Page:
Discussions of Mormons and Mormon life, Book of Mormon issues and evidences, and other Latter-day Saint (LDS) topics.

Monday, March 10, 2014

Misquoting the Book of Mormon is Bad Enough; Don't Misquote Science As Well

The use of DNA evidence to attack the Book of Mormon often involves multiple errors, such as people getting the Book of Mormon wrong (e.g., assuming it explains the origins of all Native Americans) and making serious errors regarding what science actually says as well. Dr. Ugo Perego deals with a frustrating example of some people in an LDS publication seriously misquoting the science to conclude that "There is no longer anywhere for a successful population of Middle-easterners to hide in the Native American family tree." In his response, "Misquoting Science,"Dr. Perego brings clarity to this issue. His response, coupled with the Church's 2014 statement on DNA and Book of Mormon issues, should help members of the Church and everyone interested in the Book of Mormon to better understand what that sacred text actually says and what the science really shows. It does not rule out the Book of Mormon by any means.


28 comments:

Anonymous said...

"(e.g., assuming it explains the origins of all Native Americans)"
But up until very recently, it purported to do exactly this, as did the church leadership. There are so very many examples of this that it's impossible to deny that Mormons thought anf taught the American Indians were direct descendants of Lehi. Are we supposed to all suddenly and collectively forget what's been taught for the past century+?

Pierce said...

Forgetting it doesn't matter. Are we bound to old ideas and traditions in light of better understanding and scientific evidence? No.

Anonymous said...

When those "ideas" are presented as "truth" from the mouth of someone who speaks directly with an unchangeable God Himself, then yes, LDS are bound. Especially in the eyes of an investigator/outsider! Show me where the LDS church has said it's okay to disregard anything Joseph Smith (or Brigham Young, etc) ever said, because that's what's going on here.

Arnold said...

Question for Jeff: Why did Lehi's sons have to go back to Jerusalem and get Ishmael's daughters to marry if there were already women in the Promised Land that they could marry? To squeeze in an extra eight years of having kids?

Anonymous said...

From the article Misquoting Science:

Sunstone magazine:

“Unfortunately, Vinson has not kept up with advances in population genetics, where scientists like Theodore Schurr (University of Pennsylvania) now utilize nuclear DNA (SNPs), which no longer leave open a possibility that a small, successful and genetically unique group could be introduced into a larger population without detection. According to the scientists, Native Americans are exclusively Siberian. There is no longer anywhere for a successful population of Middle-easterners to hide in the Native American family tree. (Zegura et al., ‘High-Resolution SNPs,’ Molecular Biology and Evolution, 2004.)”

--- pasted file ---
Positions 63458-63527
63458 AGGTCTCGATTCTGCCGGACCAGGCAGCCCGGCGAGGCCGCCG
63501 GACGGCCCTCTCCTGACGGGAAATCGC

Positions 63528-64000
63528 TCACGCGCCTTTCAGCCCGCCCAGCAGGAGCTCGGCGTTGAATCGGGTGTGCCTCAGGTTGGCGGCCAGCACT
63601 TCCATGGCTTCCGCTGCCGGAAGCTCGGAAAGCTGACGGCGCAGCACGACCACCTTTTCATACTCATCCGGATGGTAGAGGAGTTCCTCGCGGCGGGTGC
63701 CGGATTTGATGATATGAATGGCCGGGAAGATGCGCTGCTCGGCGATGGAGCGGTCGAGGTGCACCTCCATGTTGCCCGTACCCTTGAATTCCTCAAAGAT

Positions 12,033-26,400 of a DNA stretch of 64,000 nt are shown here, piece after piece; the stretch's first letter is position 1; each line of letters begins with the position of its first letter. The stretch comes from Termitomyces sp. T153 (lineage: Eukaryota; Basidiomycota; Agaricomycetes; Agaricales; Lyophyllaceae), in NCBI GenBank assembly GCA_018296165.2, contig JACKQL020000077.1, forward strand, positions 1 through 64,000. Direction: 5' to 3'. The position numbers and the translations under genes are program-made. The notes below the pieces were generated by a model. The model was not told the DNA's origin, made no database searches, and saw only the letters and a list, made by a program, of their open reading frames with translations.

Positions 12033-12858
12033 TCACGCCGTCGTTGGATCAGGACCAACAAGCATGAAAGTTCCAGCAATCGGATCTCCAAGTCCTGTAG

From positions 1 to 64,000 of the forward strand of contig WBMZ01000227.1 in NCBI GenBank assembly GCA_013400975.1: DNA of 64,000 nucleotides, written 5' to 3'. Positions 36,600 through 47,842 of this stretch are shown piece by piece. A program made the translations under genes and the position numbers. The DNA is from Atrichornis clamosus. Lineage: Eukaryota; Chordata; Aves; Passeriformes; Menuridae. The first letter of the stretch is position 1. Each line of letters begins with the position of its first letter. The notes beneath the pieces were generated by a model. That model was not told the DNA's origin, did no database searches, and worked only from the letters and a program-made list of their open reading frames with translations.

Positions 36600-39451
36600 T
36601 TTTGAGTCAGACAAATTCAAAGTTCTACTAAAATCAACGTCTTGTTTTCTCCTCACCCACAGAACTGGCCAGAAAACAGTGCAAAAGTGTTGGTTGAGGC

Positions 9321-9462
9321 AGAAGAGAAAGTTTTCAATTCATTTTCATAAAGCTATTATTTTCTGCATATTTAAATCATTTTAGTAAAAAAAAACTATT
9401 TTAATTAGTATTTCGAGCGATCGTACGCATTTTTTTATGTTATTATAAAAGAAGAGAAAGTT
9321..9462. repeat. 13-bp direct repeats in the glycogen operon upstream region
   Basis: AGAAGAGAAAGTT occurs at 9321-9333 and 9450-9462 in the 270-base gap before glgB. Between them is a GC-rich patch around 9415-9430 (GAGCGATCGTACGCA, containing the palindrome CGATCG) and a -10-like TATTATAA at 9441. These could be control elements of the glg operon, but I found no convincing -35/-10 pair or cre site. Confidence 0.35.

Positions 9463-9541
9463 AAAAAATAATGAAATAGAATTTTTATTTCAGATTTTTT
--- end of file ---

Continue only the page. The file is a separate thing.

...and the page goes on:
I have read books written by Native Americans and read books about Native Americans, and most Native Americans have histories that their ancestors came across the oceans from other lands. Basically European descended American scientists are the ones who believe Native Americans came exclusively across the Bering Strait. It is unfortunate that anthropologists/scientists do not take Native American's own history as fact and plausible.

EG

Anonymous said...

Anonymous at 7:55, you need to understand something: scientists aren't acting on "belief." They're making conclusions based on evidence. Big difference.
By your same reasoning, there are lots of stories and books of Asian lore that say the world is based on a turtle suspended in space. Should we defer to their reporting instead of scientifically established methods?

Jeff Lindsay said...

Joseph Smith clearly explained that prophets are fallible and can have opinions like anyone else that are their own. The Doctrine & Covenants begins almost in Section 3 with Joseph being chastised for a very mortal mistake with serious consequences, losing 116 pages of the Book of Mormon. Fallible. But he never said that the Americas were a vacuum when Nephi came, and was open to the possibility of other migrations, as I discuss on my page on DNA and the Book of Mormon at http://www.jefflindsay.com/LDSFAQ/DNA.shtml.

Jeff Lindsay said...